“When I achieved that, I set a goal to raise money to go clothes shopping.
“[Mary Kay] is a business that you can do on the side to make extra money, but it also gives you the opportunity to put more into it and get more out of it.”
Garrett-Roe took to sales quickly, becoming a top seller and rising to top positions, including a promotion to the highest positions at the youngest age in the history of the company.
“It’s all about customer service, and that’s what I taught my people that I brought in,” she said. “When I look back at what I did, it’s easy — put the customer first and treat them by the Golden
Rule. Give them more than they thought they would get.
“Sometimes it’s not about giving extra things but giving extra time.”
Garrett-Roe said the relationship between consultant and client is extremely important, and can often lead to more serious opportunities than just a sale.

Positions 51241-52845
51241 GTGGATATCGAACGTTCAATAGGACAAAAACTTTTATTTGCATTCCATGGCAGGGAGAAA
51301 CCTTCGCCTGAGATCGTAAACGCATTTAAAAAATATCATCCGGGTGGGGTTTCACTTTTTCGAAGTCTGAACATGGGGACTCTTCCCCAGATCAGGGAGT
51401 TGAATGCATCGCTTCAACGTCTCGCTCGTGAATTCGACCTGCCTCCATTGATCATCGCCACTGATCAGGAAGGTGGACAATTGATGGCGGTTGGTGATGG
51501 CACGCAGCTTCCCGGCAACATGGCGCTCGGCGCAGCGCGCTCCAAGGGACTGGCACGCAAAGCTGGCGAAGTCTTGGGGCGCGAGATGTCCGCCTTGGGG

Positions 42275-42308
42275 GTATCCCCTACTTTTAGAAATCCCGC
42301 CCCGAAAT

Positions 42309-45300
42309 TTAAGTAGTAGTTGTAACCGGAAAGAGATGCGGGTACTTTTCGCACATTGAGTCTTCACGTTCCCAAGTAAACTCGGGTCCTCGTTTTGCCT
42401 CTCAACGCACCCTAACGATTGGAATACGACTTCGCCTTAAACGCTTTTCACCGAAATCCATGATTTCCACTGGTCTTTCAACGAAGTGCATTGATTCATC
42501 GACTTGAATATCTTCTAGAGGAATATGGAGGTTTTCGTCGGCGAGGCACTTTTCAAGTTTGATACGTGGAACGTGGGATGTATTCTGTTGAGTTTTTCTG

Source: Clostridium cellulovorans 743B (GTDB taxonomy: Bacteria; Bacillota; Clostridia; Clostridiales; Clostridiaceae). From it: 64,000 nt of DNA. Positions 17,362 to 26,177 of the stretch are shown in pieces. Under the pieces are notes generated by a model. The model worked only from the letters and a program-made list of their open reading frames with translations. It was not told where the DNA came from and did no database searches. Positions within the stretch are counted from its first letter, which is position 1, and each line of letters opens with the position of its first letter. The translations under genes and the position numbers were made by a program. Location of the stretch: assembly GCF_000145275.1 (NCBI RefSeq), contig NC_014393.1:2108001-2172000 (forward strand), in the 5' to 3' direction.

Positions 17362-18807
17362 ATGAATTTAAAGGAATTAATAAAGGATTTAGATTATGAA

“We have some programs that support battered women or children, and there are cases where the abuser will let a woman talk to her Mary Kay consultant,” she said. “If there is something serious, we have a 1-800 number that we can give them, so that’s pretty huge.”
Trust is the biggest key to a successful business relationship, as well as taking an interest in a customer as more than just that, Garrett-Roe said.
“Amazingly, some of the most successful consultants in the country are from small towns,” she said. “You would think that there would be more from larger cities because there are more people, but women in smaller towns can build good business relationships by showing excellent customer service and reliability.”
Through her success, Garrett-Roe has also earned prizes, including the traditional pink Cadillac, as well as trips world wide.